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ERIC Number: ED178201
Record Type: Non-Journal
Publication Date: 1978
Pages: 14
Abstractor: N/A
Reference Count: N/A
Mother-Infant Studies: Subject Refusals and Sampling Bias.
Freese, Margaret P.; And Others
Do sampling biases introduced in studies requiring a large amount of time make those samples less representative than the samples in studies requiring less subject involvement? This question was explored in the context of mother-infant interaction studies by comparing maternal attitudes of two groups of primiparous mothers: 20 mothers who participated with their infants in 36 hours of observation and testing, and 17 mothers who refused to participate in that study but did spend 30 minutes completing a questionnaire. All subjects were white women between the ages of 17 and 29 from middle and lower middle class families. All subjects completed the Pregnancy Research Inventory (PRI), a measure of maternal attitudes, at the end of the eighth month of pregnancy. There were no significant differences between the two groups on any PRI scale. (Author/MP)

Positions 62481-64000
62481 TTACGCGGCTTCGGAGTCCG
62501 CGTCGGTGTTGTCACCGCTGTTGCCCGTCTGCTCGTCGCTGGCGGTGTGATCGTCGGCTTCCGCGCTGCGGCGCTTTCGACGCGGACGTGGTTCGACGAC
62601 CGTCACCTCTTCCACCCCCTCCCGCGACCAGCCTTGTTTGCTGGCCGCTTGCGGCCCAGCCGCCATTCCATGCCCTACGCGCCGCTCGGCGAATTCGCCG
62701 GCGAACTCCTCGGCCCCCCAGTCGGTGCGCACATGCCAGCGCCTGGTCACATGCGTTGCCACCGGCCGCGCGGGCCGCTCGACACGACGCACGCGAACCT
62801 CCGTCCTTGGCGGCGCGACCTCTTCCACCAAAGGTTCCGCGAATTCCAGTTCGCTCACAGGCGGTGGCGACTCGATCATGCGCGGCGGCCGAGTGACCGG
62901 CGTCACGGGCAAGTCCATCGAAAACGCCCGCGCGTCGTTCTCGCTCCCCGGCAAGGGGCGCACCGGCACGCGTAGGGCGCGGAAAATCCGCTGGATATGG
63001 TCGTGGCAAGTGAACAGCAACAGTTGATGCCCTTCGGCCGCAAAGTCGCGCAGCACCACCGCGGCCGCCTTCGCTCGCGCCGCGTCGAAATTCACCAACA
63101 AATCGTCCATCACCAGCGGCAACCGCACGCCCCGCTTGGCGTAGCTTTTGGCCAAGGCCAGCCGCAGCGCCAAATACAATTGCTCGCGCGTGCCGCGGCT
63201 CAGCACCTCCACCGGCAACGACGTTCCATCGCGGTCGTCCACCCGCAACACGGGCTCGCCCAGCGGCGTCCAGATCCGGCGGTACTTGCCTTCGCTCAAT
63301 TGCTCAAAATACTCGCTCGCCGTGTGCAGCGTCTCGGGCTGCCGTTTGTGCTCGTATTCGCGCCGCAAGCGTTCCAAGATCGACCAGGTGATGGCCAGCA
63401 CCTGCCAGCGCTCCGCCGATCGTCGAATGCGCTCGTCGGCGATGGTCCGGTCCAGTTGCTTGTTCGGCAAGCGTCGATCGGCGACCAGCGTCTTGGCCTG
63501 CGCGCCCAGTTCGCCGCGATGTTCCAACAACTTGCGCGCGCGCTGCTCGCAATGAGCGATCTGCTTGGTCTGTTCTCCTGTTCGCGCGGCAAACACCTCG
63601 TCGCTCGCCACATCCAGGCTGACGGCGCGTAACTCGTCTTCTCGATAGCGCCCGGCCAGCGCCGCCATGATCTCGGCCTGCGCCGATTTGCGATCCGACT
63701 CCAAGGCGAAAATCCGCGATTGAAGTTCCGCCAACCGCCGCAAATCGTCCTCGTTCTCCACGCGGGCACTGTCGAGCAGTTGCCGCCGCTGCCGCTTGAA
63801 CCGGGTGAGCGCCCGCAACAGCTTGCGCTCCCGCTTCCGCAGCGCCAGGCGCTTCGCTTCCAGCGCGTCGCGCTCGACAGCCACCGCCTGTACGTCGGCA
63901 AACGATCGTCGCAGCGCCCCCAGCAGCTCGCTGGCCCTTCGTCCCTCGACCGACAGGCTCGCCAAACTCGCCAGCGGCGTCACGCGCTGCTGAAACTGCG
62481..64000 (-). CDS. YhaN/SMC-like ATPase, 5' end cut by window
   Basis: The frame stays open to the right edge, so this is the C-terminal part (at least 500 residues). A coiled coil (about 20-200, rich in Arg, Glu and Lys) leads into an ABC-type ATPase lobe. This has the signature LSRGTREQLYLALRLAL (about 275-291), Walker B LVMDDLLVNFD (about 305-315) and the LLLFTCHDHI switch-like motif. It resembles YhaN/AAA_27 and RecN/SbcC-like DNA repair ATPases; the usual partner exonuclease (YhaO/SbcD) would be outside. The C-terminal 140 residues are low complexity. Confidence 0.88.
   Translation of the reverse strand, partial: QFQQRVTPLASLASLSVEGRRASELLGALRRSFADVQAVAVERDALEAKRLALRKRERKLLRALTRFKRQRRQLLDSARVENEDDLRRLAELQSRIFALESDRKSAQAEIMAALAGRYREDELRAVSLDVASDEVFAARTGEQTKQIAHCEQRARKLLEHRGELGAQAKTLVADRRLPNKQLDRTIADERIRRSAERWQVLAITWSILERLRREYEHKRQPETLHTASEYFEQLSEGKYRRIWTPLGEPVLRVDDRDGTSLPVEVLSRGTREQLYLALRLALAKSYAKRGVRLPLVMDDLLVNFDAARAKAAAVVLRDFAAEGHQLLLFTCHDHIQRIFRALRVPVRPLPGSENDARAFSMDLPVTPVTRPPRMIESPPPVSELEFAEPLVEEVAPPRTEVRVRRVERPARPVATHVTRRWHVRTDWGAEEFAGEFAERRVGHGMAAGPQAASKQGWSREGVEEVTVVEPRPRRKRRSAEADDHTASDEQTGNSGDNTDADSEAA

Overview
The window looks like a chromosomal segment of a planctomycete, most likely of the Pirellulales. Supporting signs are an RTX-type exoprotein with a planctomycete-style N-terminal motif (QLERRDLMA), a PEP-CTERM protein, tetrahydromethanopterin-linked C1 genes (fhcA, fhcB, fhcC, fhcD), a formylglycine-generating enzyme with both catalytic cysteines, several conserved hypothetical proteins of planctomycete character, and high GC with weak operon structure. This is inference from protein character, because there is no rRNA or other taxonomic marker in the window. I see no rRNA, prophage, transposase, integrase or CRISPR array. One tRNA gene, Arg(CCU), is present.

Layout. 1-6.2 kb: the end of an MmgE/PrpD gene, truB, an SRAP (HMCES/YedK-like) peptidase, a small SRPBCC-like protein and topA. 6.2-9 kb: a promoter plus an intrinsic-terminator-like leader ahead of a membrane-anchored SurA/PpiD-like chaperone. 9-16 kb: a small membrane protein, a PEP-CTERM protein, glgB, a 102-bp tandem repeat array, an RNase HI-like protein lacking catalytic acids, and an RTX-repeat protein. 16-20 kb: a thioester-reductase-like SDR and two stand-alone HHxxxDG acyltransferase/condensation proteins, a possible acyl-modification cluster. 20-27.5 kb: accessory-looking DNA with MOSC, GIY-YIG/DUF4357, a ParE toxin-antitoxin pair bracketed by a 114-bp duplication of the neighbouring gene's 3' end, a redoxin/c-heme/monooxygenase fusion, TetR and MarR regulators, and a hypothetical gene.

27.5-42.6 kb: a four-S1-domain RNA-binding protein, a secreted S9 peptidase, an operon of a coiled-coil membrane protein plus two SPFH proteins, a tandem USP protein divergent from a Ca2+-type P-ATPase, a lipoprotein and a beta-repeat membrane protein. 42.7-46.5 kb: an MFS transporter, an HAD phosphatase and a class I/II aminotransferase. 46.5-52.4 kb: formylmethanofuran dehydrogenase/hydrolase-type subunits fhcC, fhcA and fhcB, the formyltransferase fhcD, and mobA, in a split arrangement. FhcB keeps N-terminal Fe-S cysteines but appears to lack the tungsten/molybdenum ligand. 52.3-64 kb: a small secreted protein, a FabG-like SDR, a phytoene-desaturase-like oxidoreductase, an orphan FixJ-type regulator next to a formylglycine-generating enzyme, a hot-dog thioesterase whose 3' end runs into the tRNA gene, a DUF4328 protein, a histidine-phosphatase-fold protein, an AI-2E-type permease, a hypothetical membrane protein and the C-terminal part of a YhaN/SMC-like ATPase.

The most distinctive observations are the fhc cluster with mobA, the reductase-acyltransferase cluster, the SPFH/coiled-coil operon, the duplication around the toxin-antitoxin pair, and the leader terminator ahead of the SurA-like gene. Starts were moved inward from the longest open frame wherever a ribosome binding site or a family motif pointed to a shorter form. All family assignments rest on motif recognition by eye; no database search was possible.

Publication Type: Reports - Research
Education Level: N/A
Audience: N/A
Language: English
Sponsor: National Inst. of Child Health and Human Development (NIH), Bethesda, MD.; Grant Foundation, New York, NY.; National Inst. of Mental Health (DHEW), Rockville, MD.
Authoring Institution: N/A